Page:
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This township is situated in the geographical centre of the county, and is the only one not bounded by county lines. It was organized in 1834 as part of Allen County, being at that time a full township. When Auglaize County was formed in 1848 nine sections were struck off the north part of Moulton township, and became a part of the new township of Logan, thus leaving the present township six miles east and west, and four and one-half miles north and south, and containing twenty-seven square miles.
There had been some improvement made by the Indians along the Auglaize River, the east half of the township being part of the Shawnee Reservation. The first white settlements date from 1832 and 1833, and among these settlers we find Jos. Haskill, Jos Bonson, William Julian, father of George Julian, now the oldest settler in the township, Daniel Cutler, Benjamin Nagle, William Crowder (Col.), John Waite, Thos. Williams, John C. Freyman, Christopher Baily, Abner Daniels, and Thomas Jones. From 1837 to 1840 were Cornelius Christy, Henry McConnell, Samuel Walker, John McFarland, and John C. Bothe. The early settlers experienced the usual privations of pioneer life, because of the difficulty of obtaining supplies. After a little time provisions became plentiful, but dry goods and groceries were largely beyond reach on account of high prices. Homespun was the common wearing apparel, and a blushing girl in her teens would make butter at five cents per pound and gather eggs at three cents per dozen to buy a calico dress at twenty-five cents per yard; and then this dress of calico was more highly prized than would be a fine silk by our fashionable belles of to-day. Farmers would go to Piqua or Sidney to mill or to market a few bushels of wheat, and bring back family supplies.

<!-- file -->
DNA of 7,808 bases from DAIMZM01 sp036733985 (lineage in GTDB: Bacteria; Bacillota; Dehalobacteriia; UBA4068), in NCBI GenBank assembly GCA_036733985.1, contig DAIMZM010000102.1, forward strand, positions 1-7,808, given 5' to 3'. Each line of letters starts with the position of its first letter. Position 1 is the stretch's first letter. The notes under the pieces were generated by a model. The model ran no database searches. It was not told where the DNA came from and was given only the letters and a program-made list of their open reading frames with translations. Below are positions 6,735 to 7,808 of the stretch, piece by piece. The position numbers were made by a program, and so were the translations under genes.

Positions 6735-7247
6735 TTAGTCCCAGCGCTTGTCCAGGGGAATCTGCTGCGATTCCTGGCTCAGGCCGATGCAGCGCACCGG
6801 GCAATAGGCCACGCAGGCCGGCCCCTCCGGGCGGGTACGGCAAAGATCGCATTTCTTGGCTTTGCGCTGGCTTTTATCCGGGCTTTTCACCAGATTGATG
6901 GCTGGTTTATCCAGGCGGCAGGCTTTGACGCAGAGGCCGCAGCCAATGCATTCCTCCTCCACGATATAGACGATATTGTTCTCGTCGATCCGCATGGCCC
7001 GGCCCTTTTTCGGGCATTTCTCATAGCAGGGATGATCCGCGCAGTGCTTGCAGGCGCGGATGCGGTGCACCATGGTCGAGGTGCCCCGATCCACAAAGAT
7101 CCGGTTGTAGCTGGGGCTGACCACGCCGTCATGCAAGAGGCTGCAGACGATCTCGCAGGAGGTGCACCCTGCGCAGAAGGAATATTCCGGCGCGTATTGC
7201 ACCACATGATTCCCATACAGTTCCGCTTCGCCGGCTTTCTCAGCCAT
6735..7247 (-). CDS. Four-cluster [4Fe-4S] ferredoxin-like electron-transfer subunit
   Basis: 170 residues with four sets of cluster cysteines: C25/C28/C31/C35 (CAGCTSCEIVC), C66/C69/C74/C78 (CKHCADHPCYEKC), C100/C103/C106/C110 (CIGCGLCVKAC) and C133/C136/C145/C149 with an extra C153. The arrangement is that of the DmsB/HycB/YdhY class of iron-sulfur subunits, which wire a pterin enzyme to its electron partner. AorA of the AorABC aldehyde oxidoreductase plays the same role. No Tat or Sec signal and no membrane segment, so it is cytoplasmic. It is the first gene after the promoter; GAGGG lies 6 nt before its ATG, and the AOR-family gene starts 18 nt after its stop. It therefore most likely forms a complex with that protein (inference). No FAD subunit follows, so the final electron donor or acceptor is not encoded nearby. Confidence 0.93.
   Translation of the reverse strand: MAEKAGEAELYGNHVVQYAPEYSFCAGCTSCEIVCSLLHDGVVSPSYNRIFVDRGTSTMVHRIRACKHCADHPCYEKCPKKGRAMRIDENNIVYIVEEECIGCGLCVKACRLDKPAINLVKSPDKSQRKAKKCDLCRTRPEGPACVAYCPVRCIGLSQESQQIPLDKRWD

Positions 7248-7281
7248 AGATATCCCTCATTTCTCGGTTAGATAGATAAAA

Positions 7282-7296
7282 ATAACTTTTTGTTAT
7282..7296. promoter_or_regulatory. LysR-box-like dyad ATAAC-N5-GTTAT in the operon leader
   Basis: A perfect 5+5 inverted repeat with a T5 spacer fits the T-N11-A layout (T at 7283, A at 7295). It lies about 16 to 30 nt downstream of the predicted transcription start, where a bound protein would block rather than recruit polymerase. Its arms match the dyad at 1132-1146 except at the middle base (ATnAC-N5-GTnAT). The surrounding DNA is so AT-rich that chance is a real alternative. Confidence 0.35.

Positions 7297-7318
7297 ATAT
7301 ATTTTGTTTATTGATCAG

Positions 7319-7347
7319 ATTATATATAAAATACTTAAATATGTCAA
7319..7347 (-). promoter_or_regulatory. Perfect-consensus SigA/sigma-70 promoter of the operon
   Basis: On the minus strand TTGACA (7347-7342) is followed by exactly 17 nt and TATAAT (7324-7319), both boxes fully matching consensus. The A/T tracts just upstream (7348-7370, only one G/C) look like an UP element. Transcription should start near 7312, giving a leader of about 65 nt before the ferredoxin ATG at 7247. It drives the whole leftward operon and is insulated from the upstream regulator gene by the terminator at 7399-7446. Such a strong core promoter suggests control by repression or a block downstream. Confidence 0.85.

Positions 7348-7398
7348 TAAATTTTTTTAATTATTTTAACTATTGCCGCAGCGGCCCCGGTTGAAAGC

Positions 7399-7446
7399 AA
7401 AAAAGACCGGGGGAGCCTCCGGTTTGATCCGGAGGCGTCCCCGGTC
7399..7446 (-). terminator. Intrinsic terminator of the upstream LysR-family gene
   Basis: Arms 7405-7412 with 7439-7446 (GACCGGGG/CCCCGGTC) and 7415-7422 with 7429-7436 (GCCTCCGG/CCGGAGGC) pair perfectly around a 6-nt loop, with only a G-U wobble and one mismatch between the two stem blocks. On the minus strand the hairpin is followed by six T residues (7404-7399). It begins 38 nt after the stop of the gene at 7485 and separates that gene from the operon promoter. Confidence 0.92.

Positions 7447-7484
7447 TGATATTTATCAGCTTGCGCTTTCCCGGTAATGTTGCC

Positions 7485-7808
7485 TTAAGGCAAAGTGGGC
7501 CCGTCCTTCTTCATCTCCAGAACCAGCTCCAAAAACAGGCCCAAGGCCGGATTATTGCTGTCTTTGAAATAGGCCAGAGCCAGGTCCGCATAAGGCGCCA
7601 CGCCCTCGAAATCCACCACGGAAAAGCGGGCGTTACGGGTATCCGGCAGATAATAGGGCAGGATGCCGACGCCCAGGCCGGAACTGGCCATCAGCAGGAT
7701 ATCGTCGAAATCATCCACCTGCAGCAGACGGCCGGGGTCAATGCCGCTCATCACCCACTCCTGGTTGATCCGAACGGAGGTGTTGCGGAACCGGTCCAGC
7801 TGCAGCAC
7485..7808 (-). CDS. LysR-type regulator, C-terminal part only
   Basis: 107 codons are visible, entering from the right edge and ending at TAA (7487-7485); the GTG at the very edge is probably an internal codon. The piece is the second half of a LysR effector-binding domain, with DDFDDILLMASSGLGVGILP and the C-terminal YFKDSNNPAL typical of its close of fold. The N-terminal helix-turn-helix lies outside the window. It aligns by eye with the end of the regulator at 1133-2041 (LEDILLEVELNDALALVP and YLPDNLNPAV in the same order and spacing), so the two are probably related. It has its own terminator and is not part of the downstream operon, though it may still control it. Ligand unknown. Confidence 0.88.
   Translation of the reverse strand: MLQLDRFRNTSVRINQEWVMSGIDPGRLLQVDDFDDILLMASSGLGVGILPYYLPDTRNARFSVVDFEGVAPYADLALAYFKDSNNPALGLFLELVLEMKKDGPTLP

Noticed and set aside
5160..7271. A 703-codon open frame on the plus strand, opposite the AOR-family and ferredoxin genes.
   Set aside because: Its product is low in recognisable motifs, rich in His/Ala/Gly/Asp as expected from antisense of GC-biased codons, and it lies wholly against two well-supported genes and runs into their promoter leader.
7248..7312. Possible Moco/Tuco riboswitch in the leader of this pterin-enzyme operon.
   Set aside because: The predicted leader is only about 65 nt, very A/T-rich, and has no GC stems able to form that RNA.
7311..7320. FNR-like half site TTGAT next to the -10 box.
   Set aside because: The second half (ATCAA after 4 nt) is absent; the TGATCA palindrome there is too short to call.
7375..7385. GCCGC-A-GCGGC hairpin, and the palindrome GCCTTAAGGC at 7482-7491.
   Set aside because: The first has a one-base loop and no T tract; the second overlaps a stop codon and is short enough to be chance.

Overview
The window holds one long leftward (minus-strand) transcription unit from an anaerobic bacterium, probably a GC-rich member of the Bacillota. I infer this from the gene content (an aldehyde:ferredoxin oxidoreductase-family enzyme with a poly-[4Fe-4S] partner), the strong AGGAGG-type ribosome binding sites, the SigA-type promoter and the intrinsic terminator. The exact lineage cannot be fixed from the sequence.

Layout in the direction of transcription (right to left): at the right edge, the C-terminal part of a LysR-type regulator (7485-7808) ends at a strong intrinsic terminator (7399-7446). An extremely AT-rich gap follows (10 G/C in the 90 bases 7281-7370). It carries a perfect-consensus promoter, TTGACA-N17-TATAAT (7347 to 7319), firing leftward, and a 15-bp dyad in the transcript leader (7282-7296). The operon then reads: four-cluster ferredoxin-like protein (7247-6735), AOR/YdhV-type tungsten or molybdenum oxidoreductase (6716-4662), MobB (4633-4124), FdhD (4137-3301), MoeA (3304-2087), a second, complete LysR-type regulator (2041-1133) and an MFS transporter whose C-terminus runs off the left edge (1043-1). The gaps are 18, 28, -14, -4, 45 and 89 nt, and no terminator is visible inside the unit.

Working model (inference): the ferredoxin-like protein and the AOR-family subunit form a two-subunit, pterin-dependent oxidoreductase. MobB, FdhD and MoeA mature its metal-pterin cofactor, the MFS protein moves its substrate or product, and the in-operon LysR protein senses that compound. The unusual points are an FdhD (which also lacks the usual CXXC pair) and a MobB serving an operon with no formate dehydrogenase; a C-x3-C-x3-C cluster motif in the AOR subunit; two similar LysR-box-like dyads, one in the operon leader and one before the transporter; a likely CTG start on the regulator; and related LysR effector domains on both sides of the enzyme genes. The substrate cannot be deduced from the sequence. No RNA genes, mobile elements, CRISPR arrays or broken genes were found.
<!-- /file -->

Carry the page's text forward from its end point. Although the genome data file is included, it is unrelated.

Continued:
Soil.—The soil of Moulton is largely a strong clay with considerable burr oak flats of rich black loam, and some fine alluvial loam along the creeks and river. It is productive, and generally in a good state of cultivation, being rapidly irrigated and otherwise improved. The surface is gently rolling, without any waste lands, which render its drainage less difficult than other townships of the county.
Timber.—The principal varieties are white and burr oak, birch, sugar, hickory, elm, ash, and walnut.
Streams.—The Auglaize River flows through the township, entering near the southeast part, and flowing to the northwest. Pusheta Creek empties into the Auglaize in the southeast corner, and the Six Mile Creek flows through the west side of the township. The soil along all these streams is fertile, while the surface is rolling, and here may be found some well improved and excellent farms. The Morse Iron Bridge over the Auglaize is a very fine structure on the River Road, and reflects credit upon William Craft & Co., commissioners, who superintended its erection.
Roads.—Considerable interest has been taken in the grading and general improvement of the roads, but as yet no pikes have been constructed. The St. Marys and Wapakoneta Plank Road crosses the south side of the township.
Railroads.—The Lake Erie and Western Road passes a distance of about five miles in the northwest part of the township, and offers a good market to points along its line.
Schools.—There are eight school districts in the township all furnished with good buildings, and the schools are in a prosperous condition.
Churches.—There are five churches: The Catholic church near Glynwood; Methodist and German Lutheran at Moulton; Christian at Oak Grove; and United Brethren on the Auglaize. The different denominations preserve harmonious relations, and are free from sectarian strife.
Villages.—Moulton, on the St. Marys and Wapakoneta Plank Road, is midway between those points, and has a good local trade. It contains a drygoods and grocery store, post-office, wagon and blacksmith shops, one hotel, one school, one sawmill, cooper and shoe shop, and two churches.
Glynwood, on the Lake Erie and Western Railroad, is a station lately established, and has a good side track for shipping purposes. It contains a post-office, store, church, shoe and blacksmith shops, saw-mill, and factory, and offers a good shipping point for the new railroad.
Nationality.—About one-half of the population is American, the other half equally divided between Irish and German.
From "History of Auglaize County, Ohio, with the Indian History of Wapakoneta, and the First Settlement of the County", Robert Sutton, Publishers, Wapakoneta, 1880